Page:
Cam Phetxoumphone, a WCHS sophomore, went 42-0 and won the 2A 106-pound state title in February. Any reduction in weight classes would likely include the smallest kids.

“Wrestling does provide smaller kids a chance to compete,” Hisler said. “I think a study needs to be done to see what weights forfeit the most.”

If a reduction is a probability, then the question is how many should be eliminated? Curtis says he would be in favor of trimming it to 11 or 13 — an odd number that would make it easier to determine dual-meet winners in the event of a tie.

“In dual meets this past year, we had criteria going to seven, eight or nine on the list to determine the winner,” he said. “If you’re going to reduce it, then you should either go to 11 or 13 and then the criteria is who won more (weights).”

Another possibility is reducing the number of weight classes for dual meets, but keeping it at 14 for tournaments, which would include sectionals, districts and state. However, it’s unclear how that would work for wrestlers who would be forced to make weight in multiple classes on one day or two days notice week after week throughout the season.

Also, Curtis says it’s not feasible to suggest that a reduction could occur at smaller schools only. Premier 1A programs like Don Bosco and Lisbon routinely compete in duals against 2A and 3A teams, and they win more often than not.

“It’s not like any of these things you couldn’t create a rule, but I kind of doubt that would happen,” Curtis said. “Situations like Don Bosco and Lisbon, they are really solid and dual meets are something they’re very good at. It’s hard to say to them that you get 11 and Waverly-Shell Rock gets 14, especially when they wrestle each other.”

But Don Bosco and Lisbon are outliers among the small schools. At South Hamilton, it routinely forfeited from 106 to 120 this past season.

“For us small schools, it’s really hard to find 14 different body types that are serviceable at those weights,” Brodie said. “Dropping it to 12 would help smaller schools fill out a lineup and you’d see more competitive duals. It would hurt the large schools though.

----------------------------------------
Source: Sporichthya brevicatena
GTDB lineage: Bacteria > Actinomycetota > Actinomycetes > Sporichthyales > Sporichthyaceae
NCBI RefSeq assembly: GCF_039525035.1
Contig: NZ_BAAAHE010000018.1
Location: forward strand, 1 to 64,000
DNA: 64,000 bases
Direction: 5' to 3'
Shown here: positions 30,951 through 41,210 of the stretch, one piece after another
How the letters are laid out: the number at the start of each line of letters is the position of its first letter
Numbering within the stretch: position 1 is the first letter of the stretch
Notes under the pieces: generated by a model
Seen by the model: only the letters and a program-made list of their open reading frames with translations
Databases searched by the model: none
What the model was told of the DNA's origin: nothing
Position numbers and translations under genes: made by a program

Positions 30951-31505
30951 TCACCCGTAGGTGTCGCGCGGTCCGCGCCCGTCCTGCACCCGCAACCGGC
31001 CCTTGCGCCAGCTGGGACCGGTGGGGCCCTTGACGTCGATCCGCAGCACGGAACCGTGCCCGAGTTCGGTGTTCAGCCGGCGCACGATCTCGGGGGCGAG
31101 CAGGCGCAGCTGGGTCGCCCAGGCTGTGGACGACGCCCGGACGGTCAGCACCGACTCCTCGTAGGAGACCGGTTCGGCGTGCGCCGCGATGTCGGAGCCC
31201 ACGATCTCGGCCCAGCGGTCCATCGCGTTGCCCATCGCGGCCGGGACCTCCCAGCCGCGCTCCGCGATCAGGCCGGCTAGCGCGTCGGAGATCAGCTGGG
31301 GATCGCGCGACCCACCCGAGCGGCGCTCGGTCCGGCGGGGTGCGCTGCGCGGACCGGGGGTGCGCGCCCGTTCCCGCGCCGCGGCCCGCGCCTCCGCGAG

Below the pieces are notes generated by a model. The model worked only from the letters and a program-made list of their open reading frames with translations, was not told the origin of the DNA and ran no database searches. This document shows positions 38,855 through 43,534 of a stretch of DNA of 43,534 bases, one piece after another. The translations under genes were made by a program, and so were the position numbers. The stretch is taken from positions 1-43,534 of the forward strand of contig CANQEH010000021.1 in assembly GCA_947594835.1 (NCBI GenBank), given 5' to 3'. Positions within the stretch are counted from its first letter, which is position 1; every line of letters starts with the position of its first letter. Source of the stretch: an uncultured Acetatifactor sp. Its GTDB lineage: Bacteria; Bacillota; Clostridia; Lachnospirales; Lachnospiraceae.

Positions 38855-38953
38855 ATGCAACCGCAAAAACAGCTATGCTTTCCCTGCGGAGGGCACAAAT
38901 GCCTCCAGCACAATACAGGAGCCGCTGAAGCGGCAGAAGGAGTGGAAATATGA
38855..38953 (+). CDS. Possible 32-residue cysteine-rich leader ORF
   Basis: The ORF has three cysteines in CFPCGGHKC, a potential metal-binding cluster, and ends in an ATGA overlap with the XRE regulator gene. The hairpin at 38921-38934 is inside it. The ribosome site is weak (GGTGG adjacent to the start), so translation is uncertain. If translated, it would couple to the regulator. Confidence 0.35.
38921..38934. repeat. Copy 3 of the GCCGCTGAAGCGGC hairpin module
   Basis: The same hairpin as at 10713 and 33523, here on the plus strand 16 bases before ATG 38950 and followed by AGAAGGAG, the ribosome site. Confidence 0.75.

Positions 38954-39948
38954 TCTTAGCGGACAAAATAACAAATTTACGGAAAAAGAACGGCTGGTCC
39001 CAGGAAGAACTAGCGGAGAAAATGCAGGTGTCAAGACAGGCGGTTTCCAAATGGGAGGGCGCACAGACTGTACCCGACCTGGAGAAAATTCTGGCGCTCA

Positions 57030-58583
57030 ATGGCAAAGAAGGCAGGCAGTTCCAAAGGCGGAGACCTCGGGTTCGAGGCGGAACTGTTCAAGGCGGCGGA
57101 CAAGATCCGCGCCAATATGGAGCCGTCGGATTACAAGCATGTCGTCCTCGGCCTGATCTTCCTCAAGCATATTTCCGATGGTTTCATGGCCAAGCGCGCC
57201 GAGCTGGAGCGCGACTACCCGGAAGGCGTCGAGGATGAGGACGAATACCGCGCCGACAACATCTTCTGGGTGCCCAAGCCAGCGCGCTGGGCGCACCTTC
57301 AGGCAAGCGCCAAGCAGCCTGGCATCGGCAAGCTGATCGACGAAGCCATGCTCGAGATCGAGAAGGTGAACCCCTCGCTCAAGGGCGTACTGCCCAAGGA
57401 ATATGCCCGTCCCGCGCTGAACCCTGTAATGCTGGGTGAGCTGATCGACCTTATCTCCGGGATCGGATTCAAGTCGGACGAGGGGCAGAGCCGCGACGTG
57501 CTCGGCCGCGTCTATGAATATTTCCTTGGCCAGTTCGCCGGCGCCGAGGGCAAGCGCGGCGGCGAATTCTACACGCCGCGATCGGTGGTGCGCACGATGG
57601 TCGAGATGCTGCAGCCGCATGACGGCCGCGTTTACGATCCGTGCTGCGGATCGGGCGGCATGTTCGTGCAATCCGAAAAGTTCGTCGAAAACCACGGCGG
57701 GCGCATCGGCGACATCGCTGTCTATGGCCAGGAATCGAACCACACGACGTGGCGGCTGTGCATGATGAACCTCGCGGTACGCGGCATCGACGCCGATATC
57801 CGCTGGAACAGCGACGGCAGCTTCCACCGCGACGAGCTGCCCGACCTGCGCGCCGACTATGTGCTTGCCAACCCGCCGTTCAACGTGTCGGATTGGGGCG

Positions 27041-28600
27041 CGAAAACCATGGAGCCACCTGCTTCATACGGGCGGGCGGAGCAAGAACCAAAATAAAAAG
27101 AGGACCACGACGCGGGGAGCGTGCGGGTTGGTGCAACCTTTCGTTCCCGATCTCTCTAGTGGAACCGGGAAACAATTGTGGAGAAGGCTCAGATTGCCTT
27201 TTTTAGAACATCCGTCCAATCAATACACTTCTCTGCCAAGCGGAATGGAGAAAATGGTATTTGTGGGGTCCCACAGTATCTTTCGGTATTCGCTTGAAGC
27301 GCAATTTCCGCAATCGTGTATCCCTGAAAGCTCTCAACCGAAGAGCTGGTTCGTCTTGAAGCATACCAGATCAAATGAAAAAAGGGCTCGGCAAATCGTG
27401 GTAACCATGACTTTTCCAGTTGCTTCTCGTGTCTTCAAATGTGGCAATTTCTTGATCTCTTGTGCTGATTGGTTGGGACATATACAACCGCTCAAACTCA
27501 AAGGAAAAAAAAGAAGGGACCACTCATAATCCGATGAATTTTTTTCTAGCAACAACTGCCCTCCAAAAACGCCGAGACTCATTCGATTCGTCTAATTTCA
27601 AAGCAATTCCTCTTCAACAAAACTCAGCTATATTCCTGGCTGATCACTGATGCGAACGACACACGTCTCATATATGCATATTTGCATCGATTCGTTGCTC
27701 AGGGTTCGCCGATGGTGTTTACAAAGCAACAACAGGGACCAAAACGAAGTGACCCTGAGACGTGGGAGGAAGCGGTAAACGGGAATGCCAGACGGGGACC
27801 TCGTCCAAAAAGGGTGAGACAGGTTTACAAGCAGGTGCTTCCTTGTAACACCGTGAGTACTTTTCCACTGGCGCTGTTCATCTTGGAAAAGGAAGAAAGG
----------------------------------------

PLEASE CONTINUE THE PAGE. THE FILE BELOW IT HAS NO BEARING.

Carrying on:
“There are people I would hope are a lot smarter than I that are looking into these situations.”

In a 2018-19 survey by the NFHS, wrestling was the seventh most popular sport among boys nationwide with 247, 441 participants at 10,843 schools.

IHSAA changes

In April, the IHSAA did intact several changes to the 2020-21 Iowa wrestling season.

Regarding dual meets, schools will now have the opportunity to opt out of postseason events — the regional and state duals. Schools would need to inform the IHSAA of their desire to opt out by the first competition date in either late November or early December.

“A change needed to be made,” Curtis said. “We had some schools that just didn’t want to be a part of it and we told the committee that we were the ones forcing them to go. It’s a step in the right direction … we had some situations where we were throwing 32 teams out there (for team regional duals) and 14 of them would have rather stayed home and practiced.”

In past years in 1A and 2A, the team champion and runner-up at each sectional has advanced to the regional duals. Going forward, regional qualifiers will now be comprised of sectional champions and the next eight highest ranked teams by the Iowa Wrestling Coaches Association.

And starting in 2020-21, state tournament seeding will now include all 16 wrestlers in each bracket. In the past, the top eight have been seeded, with the other eight participants randomly drawn into the bracket.